United States District Court, N.D. California
ALEXIS BRONSON and CRYSTAL HARDIN, on behalf of themselves and all others similarly situated, Plaintiffs,
SAMSUNG ELECTRONICS AMERICA, INC. et al., Defendants.
ORDER RE (1) MOTION FOR CLASS CERTIFICATION; AND (2)
MOTION FOR PRELIMINARY APPROVAL OF CLASS SETTLEMENT
WILLIAM ALSUP UNITED STATES DISTRICT JUDGE.
putative class action under the Song-Beverly Act and Section
17200 of the California Business and Professions Code,
plaintiff Crystal Hardin moves for conditional certification
of a settlement class and for preliminary approval of a class
settlement. To the extent below stated, both motions are
order detailed the lengthy history of this action (Dkt. No.
209). In brief, plaintiffs Crystal Hardin and Alexis Bronson
each bought Samsung plasma televisions in 2013. Both
television sets had been manufactured in 2013 and later
developed colored-lines on the screen. In 2018, each
plaintiff was separately told by two different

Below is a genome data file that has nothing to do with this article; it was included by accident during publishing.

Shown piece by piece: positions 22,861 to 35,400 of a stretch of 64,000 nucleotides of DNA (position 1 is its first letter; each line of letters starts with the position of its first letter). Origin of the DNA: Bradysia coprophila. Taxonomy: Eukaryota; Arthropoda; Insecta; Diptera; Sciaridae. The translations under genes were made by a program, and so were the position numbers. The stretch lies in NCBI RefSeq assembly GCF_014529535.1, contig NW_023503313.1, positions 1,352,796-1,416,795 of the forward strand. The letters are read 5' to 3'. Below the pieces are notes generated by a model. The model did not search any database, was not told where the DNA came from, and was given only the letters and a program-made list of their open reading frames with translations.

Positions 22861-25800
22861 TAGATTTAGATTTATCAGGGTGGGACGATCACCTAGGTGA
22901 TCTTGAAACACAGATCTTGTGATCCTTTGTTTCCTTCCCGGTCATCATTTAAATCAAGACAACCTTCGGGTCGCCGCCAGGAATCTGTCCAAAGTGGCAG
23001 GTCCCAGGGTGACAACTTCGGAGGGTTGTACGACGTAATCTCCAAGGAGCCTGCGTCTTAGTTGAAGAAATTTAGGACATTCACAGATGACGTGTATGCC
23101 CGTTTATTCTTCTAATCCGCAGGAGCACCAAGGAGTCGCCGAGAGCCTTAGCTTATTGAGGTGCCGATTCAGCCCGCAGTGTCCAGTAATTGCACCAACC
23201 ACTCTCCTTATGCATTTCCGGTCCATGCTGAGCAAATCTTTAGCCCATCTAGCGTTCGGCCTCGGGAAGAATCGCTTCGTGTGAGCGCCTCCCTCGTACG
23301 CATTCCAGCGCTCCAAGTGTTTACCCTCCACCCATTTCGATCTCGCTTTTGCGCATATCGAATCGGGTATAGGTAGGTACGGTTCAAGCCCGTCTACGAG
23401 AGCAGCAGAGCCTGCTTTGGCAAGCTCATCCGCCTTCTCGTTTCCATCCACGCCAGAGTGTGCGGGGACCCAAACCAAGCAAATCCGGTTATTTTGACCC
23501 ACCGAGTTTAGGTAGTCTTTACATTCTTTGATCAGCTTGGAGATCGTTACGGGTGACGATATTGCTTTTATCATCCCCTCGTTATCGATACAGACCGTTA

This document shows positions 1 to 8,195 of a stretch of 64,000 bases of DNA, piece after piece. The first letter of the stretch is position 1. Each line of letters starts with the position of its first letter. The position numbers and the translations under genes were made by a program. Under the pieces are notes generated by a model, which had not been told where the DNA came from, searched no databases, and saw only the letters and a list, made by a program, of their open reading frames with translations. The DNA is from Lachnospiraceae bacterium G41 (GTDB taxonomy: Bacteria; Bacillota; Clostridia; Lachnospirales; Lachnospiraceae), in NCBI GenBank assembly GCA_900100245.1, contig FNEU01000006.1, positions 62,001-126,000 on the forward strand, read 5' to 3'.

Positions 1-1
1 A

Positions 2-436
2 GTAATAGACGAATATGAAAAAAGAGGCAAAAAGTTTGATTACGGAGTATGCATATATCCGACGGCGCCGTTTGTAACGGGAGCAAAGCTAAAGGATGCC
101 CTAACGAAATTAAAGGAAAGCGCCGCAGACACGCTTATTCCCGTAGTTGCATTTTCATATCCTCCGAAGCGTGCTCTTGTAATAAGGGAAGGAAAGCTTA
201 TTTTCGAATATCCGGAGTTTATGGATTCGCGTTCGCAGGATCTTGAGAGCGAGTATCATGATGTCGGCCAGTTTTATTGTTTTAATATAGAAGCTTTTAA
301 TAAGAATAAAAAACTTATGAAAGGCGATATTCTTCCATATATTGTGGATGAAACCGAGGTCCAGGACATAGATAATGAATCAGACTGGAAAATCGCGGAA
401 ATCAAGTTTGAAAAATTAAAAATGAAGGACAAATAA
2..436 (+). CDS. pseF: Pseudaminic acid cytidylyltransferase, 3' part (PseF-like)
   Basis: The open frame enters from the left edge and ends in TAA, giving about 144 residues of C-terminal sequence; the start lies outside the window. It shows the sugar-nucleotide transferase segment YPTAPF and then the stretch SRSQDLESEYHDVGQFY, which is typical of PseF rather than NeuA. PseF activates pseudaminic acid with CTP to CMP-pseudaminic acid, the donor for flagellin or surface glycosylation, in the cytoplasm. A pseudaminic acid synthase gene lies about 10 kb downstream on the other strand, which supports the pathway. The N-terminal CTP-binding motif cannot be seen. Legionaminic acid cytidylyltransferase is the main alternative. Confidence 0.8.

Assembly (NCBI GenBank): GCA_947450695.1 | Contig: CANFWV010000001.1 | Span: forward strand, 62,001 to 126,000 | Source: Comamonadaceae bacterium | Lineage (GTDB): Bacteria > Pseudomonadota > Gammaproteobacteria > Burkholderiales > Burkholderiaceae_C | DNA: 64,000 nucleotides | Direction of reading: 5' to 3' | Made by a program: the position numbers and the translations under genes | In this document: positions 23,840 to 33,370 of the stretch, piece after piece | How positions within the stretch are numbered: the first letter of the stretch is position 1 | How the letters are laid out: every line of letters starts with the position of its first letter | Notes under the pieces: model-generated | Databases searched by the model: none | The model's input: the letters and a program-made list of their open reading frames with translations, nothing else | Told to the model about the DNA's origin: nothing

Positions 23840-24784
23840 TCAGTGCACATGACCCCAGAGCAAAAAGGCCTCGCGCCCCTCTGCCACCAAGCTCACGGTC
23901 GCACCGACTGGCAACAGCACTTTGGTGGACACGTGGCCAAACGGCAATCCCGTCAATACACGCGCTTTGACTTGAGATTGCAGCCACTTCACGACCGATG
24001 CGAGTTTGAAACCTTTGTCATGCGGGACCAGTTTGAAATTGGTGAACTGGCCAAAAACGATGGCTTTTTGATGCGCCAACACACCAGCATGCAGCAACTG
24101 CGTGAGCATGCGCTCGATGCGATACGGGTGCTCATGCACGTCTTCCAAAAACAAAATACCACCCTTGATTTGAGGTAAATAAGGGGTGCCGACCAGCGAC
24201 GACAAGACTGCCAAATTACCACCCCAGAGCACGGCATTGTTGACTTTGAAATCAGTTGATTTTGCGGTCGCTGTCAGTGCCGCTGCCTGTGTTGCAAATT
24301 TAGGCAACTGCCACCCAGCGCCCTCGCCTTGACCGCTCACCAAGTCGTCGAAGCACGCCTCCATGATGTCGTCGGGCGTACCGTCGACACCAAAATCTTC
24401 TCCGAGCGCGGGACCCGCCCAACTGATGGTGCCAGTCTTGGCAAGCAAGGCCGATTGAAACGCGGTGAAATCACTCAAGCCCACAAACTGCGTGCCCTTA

Samsung-authorized service and repair facilities that a spare
part was not available to fix their televisions. Defendants
Samsung Electronics Co., Ltd. and Samsung Electronics
America, Inc. manufactured plaintiffs' plasma
Bronson (but not plaintiff Hardin) had commenced this
putative class action in April 2018. He then twice amended
his complaint. By January 2019, the operative complaint
contained only two surviving claims: a claim under Section
1793.03(b) of the California Civil Code and a derivative
claim under Section 17200 of the California Business and
Professions Code. More specifically, Section 1793.03(b)
required “[e]very manufacturer making an express
warranty with respect to an electronic or appliance
product” to “make available to service and repair
facilities sufficient service literature and functional parts
to effect the repair of a product for at least seven years
after the date a product model or type was manufactured,
regardless of whether the seven-year period exceeds the
warranty period for the product.” An order also then
permitted plaintiff Hardin to intervene.
April 2019, Samsung moved for summary judgment. In May 2019,
plaintiff Bronson (but not plaintiff Hardin) moved for